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Kids can learn road safety in Suffolk's new 'town'

Students from Moriches Elementary School in the William

Students from Moriches Elementary School in the William Floyd School District ride their bikes at the new Safety Town in Holtsville. Credit: Handout, 2009

The rules of the road are something that can't be learned in books - it takes practice.

That's the motive behind a Nassau County Police Department attempt to teach traffic safety awareness: a child-sized "Safety Town" built to one-third scale that includes paved streets with traffic signals as well as an overpass, tunnels and railroad crossing. Since 1972, the 21-building village - located at Eisenhower Park in East Meadow - has been visited by 10,000 children annually.

>>PHOTOS: Safety Town through the years

In Suffolk County a new "Safety Town" was recently unveiled at the Town of Brookhaven's Ecology Site, Park & Animal Preserve in Holtsville. School groups can visit by appointment.

"Safety Towns give kids the opportunity to see what it's like to be out on a road," said Cecelia Casimano, a "Safety Town" crossing guard with the Nassau Police Traffic Safety Unit. "Nobody gets hurt, so it's a dry run. Their mistakes are made here."

Casimano divides students into rotating groups of pedestrians, bicyclists and "motorists" driving battery-operated cars that travel up to 5 miles per hour. The children practice safety techniques - such as looking both ways before crossing the street and waiting for cars to come to a complete stop - with the help of crossing guards.

Common mistakes that kids make, Casimano said, include trusting that drivers will obey traffic signs and failing to have their bikes equipped with reflectors and other accessories.

"Learning to be safe on the roads and in the neighborhood is extremely important," said Melissa Dunbar, a third-grade teacher at Moriches Elementary School whose students visited the Holtsville site last month. "They'll remember this experience for years to come."

>>PHOTOS: Safety Town through the years 


Postponed retirementThe Huntington Board of Education voted 5-2 last month to approve an amended contract for Superintendent John J. Finello that postpones his retirement for a full year and keeps him in the district through June 30, 2011.

Finello had said in July that he intended to retire at the end of the 2009-10 school year.

"With several significant initiatives being considered for the district, it is reassuring to know that we'll have an experienced leader to guide us," said board president Bill Dwyer.



Media savvy teacher

Evan Curran, a fourth-grade teacher at Laddie A. Decker Sound Beach School, is the sole educator nationwide to receive the Media Savvy Teacher Award from the Fair Media Council, a nonprofit that aims to educate the public to become savvy news consumers.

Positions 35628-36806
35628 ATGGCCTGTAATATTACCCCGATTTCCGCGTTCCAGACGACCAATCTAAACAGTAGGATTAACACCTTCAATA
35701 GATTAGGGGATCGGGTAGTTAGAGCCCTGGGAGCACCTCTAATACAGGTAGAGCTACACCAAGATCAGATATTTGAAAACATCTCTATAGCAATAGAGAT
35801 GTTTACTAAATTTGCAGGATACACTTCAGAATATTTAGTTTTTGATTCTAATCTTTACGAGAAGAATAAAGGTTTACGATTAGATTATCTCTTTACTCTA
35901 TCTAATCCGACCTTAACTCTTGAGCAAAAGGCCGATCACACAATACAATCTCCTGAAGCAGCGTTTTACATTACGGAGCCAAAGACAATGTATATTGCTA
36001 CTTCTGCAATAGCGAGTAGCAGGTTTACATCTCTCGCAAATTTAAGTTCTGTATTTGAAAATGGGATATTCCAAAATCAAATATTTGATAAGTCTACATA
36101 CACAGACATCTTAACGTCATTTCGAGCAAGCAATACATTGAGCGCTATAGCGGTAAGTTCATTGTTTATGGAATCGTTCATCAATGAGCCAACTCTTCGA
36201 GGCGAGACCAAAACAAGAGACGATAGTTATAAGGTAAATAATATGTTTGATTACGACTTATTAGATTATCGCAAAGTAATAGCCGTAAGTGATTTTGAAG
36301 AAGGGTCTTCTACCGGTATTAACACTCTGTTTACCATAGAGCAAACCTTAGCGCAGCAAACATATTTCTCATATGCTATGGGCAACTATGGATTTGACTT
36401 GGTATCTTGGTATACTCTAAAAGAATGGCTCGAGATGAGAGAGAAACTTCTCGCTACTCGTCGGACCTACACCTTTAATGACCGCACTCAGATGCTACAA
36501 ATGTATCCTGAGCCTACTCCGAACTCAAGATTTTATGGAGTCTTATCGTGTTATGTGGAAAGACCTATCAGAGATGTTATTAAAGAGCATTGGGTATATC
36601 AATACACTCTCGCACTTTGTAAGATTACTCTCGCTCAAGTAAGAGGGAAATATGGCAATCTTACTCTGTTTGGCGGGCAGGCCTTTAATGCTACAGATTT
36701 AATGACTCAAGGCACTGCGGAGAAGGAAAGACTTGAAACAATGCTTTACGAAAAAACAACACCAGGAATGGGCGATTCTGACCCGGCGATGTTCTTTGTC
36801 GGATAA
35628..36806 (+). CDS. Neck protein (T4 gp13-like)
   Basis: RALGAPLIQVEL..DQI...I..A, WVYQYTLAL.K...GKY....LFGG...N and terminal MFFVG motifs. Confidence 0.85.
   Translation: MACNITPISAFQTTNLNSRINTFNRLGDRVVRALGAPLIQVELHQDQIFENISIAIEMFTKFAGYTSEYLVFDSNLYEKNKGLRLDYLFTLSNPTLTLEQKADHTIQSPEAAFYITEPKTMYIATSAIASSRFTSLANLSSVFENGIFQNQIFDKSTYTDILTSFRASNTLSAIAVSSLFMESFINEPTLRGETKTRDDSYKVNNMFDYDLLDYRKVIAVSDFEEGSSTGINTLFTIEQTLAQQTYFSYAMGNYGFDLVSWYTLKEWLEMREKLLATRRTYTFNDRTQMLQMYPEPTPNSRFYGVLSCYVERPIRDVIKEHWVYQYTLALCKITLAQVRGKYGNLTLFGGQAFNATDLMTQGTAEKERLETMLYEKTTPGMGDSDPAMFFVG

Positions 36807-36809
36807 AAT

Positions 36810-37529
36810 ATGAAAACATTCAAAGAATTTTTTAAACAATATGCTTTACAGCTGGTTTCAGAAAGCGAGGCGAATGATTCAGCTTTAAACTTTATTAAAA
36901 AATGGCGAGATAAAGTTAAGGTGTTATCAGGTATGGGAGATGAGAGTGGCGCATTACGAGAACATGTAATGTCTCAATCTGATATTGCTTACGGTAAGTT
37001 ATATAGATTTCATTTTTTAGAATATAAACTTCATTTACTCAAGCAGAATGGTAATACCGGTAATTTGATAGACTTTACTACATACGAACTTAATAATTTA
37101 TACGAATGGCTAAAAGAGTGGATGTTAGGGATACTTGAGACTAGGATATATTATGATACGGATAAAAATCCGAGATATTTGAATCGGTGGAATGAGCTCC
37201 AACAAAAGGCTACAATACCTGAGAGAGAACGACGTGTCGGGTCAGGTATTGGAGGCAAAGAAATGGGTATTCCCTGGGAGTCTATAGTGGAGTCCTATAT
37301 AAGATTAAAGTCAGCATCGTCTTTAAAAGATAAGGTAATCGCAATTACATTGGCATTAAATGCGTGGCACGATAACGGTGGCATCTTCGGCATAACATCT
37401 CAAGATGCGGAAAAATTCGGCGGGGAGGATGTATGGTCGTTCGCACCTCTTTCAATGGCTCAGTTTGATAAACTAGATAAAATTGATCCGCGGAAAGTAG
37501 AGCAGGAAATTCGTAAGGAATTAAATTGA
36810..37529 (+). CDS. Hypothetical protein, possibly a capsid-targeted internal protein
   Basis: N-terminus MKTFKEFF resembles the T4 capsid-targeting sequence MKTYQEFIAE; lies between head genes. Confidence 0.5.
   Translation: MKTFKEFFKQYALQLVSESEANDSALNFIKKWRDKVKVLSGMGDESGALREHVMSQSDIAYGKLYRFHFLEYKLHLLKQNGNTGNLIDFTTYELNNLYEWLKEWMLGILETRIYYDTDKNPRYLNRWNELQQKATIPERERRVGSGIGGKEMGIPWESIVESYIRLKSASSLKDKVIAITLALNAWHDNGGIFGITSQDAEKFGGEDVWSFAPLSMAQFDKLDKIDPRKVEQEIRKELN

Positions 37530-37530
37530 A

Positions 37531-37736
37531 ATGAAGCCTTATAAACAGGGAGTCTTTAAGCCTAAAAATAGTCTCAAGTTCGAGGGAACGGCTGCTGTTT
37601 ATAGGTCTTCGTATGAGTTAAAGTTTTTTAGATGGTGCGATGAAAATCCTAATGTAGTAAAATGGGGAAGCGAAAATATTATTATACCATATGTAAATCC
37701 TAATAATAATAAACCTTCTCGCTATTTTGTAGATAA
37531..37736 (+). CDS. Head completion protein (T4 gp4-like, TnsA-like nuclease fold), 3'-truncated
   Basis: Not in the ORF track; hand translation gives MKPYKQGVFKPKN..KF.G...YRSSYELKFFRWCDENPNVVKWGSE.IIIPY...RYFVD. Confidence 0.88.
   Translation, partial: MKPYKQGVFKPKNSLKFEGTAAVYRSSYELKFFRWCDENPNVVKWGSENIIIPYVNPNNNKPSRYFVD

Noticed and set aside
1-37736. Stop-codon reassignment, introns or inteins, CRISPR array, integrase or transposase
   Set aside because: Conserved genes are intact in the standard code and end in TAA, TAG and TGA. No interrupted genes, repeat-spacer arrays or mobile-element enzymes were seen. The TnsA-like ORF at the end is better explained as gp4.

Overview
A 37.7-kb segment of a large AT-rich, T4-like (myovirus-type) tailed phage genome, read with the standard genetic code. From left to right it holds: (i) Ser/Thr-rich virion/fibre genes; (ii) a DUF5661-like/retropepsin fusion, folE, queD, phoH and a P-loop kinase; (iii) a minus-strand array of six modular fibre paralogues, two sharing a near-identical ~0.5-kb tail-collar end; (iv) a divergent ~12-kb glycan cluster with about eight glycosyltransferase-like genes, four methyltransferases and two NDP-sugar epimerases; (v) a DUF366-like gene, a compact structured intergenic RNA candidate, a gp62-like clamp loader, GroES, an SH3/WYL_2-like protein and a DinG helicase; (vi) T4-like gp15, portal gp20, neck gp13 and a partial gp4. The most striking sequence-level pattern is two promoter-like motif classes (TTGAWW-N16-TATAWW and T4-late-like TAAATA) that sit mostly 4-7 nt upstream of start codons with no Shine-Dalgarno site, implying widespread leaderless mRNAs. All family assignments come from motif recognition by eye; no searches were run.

The Miller Place district cited his efforts to help parents and district officials better understand the media and its power during a presentation at a recent Board of Education meeting in which it recognized Curran.



Lunch program award

Northport-East Northport Union Free School District is one of two districts statewide to receive a Best Practices Award from the New York State Office of General Services and U.S. Department of Agriculture based on its "innovative practices and creative use of USDA foods in school lunch programs." The district received a $5,000 prize to be used for lunch-related items.



Prizes for Latin expertiseRiverhead High School claimed seven out of 12 prizes last month at the Suffolk Classical Society's 7th Annual Suffolk Declamatio, a competition in which students recite memorized passages of Latin literature at Stony Brook University. Riverhead winners were Emily Cardillo, Meghan Davis, Jaclyn Griffith, James Rios, John Rios, Edgar Samudio and Jessica Sisti.

Other competing high schools were McGann-Mercy in Riverhead, Ward Melville in East Setauket, The Stony Brook School, Westhampton Beach, Commack, and North Shore in Glen Head.



'Twilight' fun

Fifty students from Rocky Point Middle School marked the release of the popular vampire film, "The Twilight Saga: New Moon," with a celebration that included "Twilight" trivia and photos alongside life-size cutouts of actors Robert Pattinson and Taylor Lautner.

"The series is mesmerizing," said school librarian Cathy O'Connell, crediting the creative vision of author Stephanie Meyers. "She knows how to draw in everyone from sixth-graders to adults in this unspoken love story."



Pumpkin Fling

Seven teams of students recently competed in the Seventh Annual Pumpkin Fling, a science-minded competition at the Suffolk County Farm and Education Center in Yaphank in which kids create a catapult, trebuchet or other device to propel pumpkins into a field. Contestants are judged on distance, accuracy and most creative design.

The overall winner was Harbor Hawks Flinger, a 13-and-under team from St. James that had a launch of 532.4 feet. Teams from Robert Frost Middle School in Deer Park and Islip Middle School were runners-up with flings of 439.7 feet and 424.4 feet, respectively.

Other participating schools were Islip High School, Locust Valley High School and South Side High School in Rockville Centre.

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